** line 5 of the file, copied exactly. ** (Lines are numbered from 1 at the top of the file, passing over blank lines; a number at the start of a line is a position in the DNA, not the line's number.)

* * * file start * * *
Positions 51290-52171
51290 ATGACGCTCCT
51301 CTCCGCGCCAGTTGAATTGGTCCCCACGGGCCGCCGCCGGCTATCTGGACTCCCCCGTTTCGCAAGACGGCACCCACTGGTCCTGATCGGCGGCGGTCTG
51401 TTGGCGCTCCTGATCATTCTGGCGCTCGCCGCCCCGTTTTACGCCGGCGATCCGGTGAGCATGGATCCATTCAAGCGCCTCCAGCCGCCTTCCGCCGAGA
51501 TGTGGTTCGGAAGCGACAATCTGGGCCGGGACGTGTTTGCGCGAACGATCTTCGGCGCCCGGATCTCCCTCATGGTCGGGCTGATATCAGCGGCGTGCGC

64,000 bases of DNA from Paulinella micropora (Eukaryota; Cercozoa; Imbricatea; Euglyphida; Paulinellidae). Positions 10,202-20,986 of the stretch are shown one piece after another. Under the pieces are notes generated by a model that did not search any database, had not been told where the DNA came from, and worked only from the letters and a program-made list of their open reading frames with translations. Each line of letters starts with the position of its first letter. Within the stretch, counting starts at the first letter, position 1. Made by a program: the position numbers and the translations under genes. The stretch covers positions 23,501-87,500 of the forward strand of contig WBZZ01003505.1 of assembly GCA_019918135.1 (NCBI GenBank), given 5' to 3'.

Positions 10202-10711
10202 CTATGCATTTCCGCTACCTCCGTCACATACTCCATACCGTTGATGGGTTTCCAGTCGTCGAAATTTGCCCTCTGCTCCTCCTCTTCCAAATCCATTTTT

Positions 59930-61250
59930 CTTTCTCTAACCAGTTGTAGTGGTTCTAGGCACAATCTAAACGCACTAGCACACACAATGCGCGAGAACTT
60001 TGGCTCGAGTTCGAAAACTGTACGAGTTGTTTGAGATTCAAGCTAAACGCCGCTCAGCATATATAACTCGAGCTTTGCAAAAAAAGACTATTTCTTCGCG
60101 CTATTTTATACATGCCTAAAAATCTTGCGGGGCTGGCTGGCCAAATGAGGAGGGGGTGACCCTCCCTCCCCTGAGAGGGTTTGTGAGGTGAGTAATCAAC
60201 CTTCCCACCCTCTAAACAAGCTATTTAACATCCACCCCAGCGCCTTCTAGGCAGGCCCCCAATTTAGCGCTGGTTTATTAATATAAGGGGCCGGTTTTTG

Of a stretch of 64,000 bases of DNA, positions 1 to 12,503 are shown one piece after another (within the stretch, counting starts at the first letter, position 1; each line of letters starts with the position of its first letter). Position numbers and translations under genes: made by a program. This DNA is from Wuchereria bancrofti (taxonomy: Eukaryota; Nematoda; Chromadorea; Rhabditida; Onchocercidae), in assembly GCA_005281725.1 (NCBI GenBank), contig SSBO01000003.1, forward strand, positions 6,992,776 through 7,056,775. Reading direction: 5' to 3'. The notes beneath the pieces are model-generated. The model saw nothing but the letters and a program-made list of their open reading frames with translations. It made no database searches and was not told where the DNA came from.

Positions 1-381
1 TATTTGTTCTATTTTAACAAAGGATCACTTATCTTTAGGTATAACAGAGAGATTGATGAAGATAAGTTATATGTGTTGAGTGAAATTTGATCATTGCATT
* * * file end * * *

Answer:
51501 TGTGGTTCGGAAGCGACAATCTGGGCCGGGACGTGTTTGCGCGAACGATCTTCGGCGCCCGGATCTCCCTCATGGTCGGGCTGATATCAGCGGCGTGCGC